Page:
By Walter Lunt
The tax man had just informed Windham farmer Elias Legrow that his cow would be confiscated in lieu of an unpaid tax. The idea didn’t settle well with the Revolutionary War veteran who had just resettled on his farm, intent on resuming his former life. Now he directed the business end of a pitchfork at the visitor, and with an icy stare delivered an ultimatum. Before disclosing how the encounter ended, it’s best to explain the back story.
In colonial New England, established religion was, for virtually every living soul, essential and vital. So much so that colonial governments often mandated the creation of a church and pastor before towns and plantations could incorporate. Such was the case with Windham, first known as New Marblehead. Services were held in the old Province Fort; early pastors were John White and Parson Peter Thatcher Smith. Revenue to support the Congregational Church was collected from the inhabitants in the form of a ministerial tax.
The first push-back to the sacred surcharge came with the establishment of the second religious society; the Society of Friends, or Quakers, settled in Windham in the early 1770s, and although the small congregation actually worshipped in Falmouth (Portland), town records reveal that at a town meeting in October, 1774 it was “Voted, that all Persons who call themselves friends or Quakers … shall be Exempted from Paying ministerial Taxes.”
‘Friends’ reasoned that since their church employed no pastor to lead their services, they should not be required to pay the tax.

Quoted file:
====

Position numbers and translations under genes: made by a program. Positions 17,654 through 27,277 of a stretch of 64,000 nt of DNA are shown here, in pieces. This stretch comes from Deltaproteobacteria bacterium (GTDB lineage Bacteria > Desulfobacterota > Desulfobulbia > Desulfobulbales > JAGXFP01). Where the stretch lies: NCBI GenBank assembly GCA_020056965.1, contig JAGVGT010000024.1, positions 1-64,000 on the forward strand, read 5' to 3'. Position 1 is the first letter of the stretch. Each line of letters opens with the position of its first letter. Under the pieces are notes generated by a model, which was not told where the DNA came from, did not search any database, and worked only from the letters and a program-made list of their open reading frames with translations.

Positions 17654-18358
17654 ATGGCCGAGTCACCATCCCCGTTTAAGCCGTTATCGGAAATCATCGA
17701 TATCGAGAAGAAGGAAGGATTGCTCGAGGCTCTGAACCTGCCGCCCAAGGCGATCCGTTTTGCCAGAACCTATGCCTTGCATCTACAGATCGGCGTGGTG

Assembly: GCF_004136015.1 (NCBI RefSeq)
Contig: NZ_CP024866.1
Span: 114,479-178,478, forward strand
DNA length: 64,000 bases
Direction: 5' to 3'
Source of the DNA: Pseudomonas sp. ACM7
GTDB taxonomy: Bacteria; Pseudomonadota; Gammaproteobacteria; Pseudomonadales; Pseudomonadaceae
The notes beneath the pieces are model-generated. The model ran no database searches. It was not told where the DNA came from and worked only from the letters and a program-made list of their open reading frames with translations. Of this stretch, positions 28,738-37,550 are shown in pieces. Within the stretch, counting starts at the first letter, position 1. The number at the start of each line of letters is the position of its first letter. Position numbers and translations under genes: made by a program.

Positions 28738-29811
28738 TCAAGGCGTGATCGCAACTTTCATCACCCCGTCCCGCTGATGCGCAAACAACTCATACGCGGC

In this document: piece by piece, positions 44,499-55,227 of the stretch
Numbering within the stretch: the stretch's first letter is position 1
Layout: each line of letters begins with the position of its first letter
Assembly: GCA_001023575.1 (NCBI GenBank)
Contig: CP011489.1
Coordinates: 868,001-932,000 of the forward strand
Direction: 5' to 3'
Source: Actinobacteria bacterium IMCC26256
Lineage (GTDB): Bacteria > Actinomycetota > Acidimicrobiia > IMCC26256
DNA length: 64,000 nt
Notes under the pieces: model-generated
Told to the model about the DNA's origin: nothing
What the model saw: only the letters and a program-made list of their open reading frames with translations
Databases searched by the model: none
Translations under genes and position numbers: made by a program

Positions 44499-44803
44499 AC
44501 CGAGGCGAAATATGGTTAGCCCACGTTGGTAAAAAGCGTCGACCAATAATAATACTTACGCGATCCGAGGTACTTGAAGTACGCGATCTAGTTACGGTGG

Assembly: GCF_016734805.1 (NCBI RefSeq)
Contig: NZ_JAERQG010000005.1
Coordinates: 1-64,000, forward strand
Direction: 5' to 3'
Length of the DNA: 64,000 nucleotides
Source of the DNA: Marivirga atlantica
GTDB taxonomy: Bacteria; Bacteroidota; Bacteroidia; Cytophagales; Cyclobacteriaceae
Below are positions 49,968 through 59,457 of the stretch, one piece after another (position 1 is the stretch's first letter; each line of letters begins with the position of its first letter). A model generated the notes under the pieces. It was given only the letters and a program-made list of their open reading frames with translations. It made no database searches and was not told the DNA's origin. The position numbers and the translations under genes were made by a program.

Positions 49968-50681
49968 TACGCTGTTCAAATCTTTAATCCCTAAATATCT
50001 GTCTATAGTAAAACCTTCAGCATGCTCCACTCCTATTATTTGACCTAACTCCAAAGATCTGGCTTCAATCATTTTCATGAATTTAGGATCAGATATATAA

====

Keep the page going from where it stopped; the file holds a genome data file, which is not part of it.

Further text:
Returning to our story, it was Isaac R. Jordan, an early Windham history chronicler who preserved the account of this incident. He wrote, “Tradition says that after (farmer) Legrow arrived at his home after helping to free his country from British tyranny (he was) feeding his cow in the yard…a constable appeared and said that he had come to collect a priest tax for Parson Smith.”
Legrow told the man he never heard of or met Parson Smith and consequently should not have to pay the tax. The constable said if he did not receive the payment, he would be obliged to take the cow. Hardened by his years of war service and feeling threatened by the constable’s ultimatum, Legrow grabbed his pitchfork, pointed it toward the man’s torso and exclaimed, “There is the cow. Take it if you dare!” He further stated that if the cow was touched, he would “put the pitchfork through.” Legrow’s tone and language during the verbal exchange was described as “vigorous.”
The constable is said to have left, without further argument. And the old soldier heard no more of the priest tax. <